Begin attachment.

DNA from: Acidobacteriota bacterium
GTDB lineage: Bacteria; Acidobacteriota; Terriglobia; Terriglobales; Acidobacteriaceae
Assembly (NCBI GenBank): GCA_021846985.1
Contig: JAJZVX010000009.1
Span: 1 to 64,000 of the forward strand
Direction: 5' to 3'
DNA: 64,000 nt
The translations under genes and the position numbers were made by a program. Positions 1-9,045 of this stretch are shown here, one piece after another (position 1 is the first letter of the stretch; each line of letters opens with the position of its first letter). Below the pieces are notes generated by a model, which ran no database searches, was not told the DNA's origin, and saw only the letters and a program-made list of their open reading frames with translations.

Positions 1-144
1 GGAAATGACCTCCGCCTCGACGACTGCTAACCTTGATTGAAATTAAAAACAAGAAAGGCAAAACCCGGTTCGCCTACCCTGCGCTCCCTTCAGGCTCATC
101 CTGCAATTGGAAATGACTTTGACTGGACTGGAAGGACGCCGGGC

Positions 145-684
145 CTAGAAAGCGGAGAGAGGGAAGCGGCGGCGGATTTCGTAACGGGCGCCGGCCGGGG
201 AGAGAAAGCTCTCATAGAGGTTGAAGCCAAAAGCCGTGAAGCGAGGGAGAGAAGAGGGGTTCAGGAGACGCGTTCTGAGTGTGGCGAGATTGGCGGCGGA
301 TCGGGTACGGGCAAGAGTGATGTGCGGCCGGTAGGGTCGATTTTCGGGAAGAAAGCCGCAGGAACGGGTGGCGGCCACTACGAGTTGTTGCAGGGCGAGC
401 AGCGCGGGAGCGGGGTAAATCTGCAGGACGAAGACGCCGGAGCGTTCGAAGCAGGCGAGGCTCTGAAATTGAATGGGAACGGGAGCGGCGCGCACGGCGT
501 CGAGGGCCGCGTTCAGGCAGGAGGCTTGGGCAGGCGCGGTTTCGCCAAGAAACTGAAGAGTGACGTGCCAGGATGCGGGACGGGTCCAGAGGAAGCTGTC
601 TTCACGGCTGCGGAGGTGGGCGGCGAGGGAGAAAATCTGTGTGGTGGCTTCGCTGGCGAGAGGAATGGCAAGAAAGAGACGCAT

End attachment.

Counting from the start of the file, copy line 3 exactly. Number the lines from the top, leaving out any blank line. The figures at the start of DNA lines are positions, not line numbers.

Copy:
Assembly (NCBI GenBank): GCA_021846985.1